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Jewellery Casket

As each of the panels was to be quite small (less than 15cms high) I was unable to fit more than one of the arches onto each panel, so I decided to make each panel transparent so that the others would be seen behind.

Coloured organza in blues and black were layered with blue, red and gold paper lame and machined together with a tiny satin stitch. The top layers were then burned back with a soldering iron so more of the various colours showed through. These panels were then stitched to painted florists wire. The tassels were made from folded pentagons of the same fabrics.

The cover of my sketchbook [right] was also made from layers of organzas and metallic fabrics, this time laid onto felt and embroidered with hand and machine stitching.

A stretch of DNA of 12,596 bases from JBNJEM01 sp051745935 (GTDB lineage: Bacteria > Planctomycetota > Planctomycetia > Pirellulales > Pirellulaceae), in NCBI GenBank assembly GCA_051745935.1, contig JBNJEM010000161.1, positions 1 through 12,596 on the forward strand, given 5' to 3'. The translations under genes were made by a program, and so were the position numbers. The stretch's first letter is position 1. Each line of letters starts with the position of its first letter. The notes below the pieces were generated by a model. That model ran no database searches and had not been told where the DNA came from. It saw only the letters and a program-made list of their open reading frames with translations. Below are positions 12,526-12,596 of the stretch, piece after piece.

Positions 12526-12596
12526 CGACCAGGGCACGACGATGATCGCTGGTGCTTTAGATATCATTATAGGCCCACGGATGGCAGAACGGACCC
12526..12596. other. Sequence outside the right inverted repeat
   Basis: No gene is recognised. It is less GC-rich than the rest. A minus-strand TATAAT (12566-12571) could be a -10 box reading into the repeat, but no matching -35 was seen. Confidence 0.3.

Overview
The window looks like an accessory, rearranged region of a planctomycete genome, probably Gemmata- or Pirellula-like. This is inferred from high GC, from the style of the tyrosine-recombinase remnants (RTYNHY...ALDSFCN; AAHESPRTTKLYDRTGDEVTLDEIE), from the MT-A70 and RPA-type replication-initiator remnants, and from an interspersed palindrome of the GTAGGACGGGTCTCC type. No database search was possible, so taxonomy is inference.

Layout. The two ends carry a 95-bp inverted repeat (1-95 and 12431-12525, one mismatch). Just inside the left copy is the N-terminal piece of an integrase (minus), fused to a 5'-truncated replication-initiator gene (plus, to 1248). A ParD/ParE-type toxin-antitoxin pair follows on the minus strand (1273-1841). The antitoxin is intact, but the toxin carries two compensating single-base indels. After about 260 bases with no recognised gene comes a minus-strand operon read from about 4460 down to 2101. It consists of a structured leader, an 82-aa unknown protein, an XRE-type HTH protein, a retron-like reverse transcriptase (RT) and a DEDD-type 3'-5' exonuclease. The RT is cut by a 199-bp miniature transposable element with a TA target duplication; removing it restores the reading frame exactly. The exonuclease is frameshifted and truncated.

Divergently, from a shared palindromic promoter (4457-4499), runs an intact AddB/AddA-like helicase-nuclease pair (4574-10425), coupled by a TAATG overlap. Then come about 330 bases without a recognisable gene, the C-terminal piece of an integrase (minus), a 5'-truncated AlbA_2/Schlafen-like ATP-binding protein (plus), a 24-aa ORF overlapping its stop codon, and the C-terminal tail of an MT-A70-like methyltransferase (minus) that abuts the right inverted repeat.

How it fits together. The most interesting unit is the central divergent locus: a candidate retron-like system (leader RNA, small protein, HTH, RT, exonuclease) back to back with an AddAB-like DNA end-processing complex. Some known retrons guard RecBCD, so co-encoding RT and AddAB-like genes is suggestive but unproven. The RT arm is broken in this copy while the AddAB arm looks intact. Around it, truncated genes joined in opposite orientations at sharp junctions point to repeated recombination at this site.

Jewellery Casket

The brief for my panel was to make a container for a precious piece of jewellery given to my client by an old Iranian friend. I therefore decided to take Islamic architecture as the starting point for my research.

Source material was harder to obtain than it had been for the pottery I used in the 3D item, however a visit to the Indian gallery at the V&A and lots of library books had to suffice.

I based my design on the Great Mosque in Cordoba, Spain. I was inspired by the bright azure blues and turquoise of some islamic tiles I had seen in the V&A and the use of gold decoration in the mosque itself.

I found the mathematics used in the architecture of the mosque particularly fascinating. The proportions of the arches relative to the height of the columns have special meanings to the architects in that they represent the relationship between heaven and earth.

Sketchbook Cover
Tassel Detail
Tassel Detail
Sketchbook Page
Sketchbook Page
Interior View
Interior View
Sketchbook Page
Sketchbook Page

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